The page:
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News Advocates raise awareness during Sexual Assault Awareness Month

Advocates raise awareness during Sexual Assault Awareness Month

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April is Sexual Assault Awareness Month. Southern Miss organizations are participating in SAAM to raise awareness and provide education about the dangers of sexual violence throughout Hattiesburg. 

The Sexual Assault Prevention Ambassadors is an on-campus organization led by students  advocating for those affected by sexual violence. SAPA also provides resources and education regarding sexual assault and prevention. 

Selma Newbill, the president and founder of SAPA, explained the virtual efforts being made.

“Looking back on other years of SAAM, no matter what, those who want to end sexual assault and abuse will always find ways to advocate for awareness and prevention,” Newbill said. 

SAPA encourages anyone and everyone to advocate. While many feel isolated while quarantined at home and feel as though they don’t have a voice, Newbill said there are many ways to advocate throughout April. 

 For anyone interested in advocating for sexual assault awareness, Denim Day, which encourages others to wear jeans for sexual assault awareness, is on April 29.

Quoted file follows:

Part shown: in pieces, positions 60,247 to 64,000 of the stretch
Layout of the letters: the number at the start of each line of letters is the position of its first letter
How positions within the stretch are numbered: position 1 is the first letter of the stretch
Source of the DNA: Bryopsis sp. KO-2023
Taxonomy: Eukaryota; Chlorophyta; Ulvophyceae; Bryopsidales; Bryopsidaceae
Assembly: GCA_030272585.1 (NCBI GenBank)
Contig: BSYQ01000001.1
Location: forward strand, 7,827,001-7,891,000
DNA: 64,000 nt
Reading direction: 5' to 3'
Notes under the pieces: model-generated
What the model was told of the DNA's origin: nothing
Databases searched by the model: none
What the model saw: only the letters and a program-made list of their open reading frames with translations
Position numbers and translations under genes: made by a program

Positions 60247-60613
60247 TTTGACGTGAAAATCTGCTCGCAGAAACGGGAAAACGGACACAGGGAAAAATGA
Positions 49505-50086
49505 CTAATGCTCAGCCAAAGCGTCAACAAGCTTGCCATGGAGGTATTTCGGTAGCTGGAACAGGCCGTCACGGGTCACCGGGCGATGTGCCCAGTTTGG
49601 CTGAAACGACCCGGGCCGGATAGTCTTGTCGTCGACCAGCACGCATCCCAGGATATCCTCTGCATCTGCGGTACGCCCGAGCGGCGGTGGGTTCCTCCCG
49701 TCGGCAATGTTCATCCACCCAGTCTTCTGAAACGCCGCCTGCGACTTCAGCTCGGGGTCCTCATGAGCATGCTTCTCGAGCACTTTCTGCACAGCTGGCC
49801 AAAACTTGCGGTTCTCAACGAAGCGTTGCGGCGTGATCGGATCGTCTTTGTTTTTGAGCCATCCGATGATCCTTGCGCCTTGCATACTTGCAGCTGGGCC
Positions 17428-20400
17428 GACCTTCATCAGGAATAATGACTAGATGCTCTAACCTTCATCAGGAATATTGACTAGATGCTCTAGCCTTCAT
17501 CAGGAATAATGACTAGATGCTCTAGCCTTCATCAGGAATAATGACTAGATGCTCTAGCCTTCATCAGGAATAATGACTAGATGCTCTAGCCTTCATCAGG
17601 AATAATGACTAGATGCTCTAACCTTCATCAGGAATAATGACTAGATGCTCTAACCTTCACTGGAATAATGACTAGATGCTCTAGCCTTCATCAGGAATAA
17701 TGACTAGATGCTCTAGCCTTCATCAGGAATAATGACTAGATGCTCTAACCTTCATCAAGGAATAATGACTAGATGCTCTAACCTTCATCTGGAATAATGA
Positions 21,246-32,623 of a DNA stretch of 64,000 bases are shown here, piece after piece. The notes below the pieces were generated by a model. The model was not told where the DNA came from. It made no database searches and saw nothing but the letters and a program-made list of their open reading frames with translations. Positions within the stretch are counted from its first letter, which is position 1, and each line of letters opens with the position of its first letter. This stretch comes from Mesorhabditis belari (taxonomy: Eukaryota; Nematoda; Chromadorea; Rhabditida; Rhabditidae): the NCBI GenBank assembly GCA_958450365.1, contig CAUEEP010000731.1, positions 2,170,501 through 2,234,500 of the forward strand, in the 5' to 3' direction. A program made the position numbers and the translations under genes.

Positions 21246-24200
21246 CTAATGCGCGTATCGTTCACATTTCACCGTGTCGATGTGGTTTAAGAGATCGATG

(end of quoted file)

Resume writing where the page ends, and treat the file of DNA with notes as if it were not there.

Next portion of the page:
“You do not have to be big and grandiose with your showing of support; being quiet but firm in your beliefs is OK too,” Newbill said. “All kinds of support is needed and welcomed to make sure people feel safe around others and to put a forever stop to sexual violence.”

Title IX is also still assisting survivors locally. Rebecca Woodrick Malley Ph.D., the Title IX coordinator for Southern Miss, said counselors shouldn’t be the only ones there for a survivor. 

“Friends and family can help survivors by getting them in touch with resources,” Malley said. “It’s important for family and friends to not allow themselves to become surrogate counselors.” 

In addition to SAPA holding virtual events, the National Sexual Violence Resource Center is hosting an Instagram challenge called #30DaysofSAAM. Megan Thomas, the communications specialist for NSVRC, explained the importance of online engagement.

“We’re hoping this is a way for people to build community and share inspiration virtually,” Thomas said. “Getting involved in SAAM looks a little different this year than it has in years past, but there are still plenty of ways to get engaged online.” 

The SAAM events include trivia games and virtual walks as well as graphics for reposting. Many can even donate online to their local rape crisis center in order to raise funds for survivors.

Along with monetary and online support, Thomas urges assistance for survivors in a more personal manner as well. She feels the most important way to positively affect survivors is to make a personal connection with them simply by starting a conversation. 

“You can start by just being there for them and listening non-judgmentally if they want to talk,” Thomas said. “Letting them know that you believe them and are there for them can make a world of difference.”

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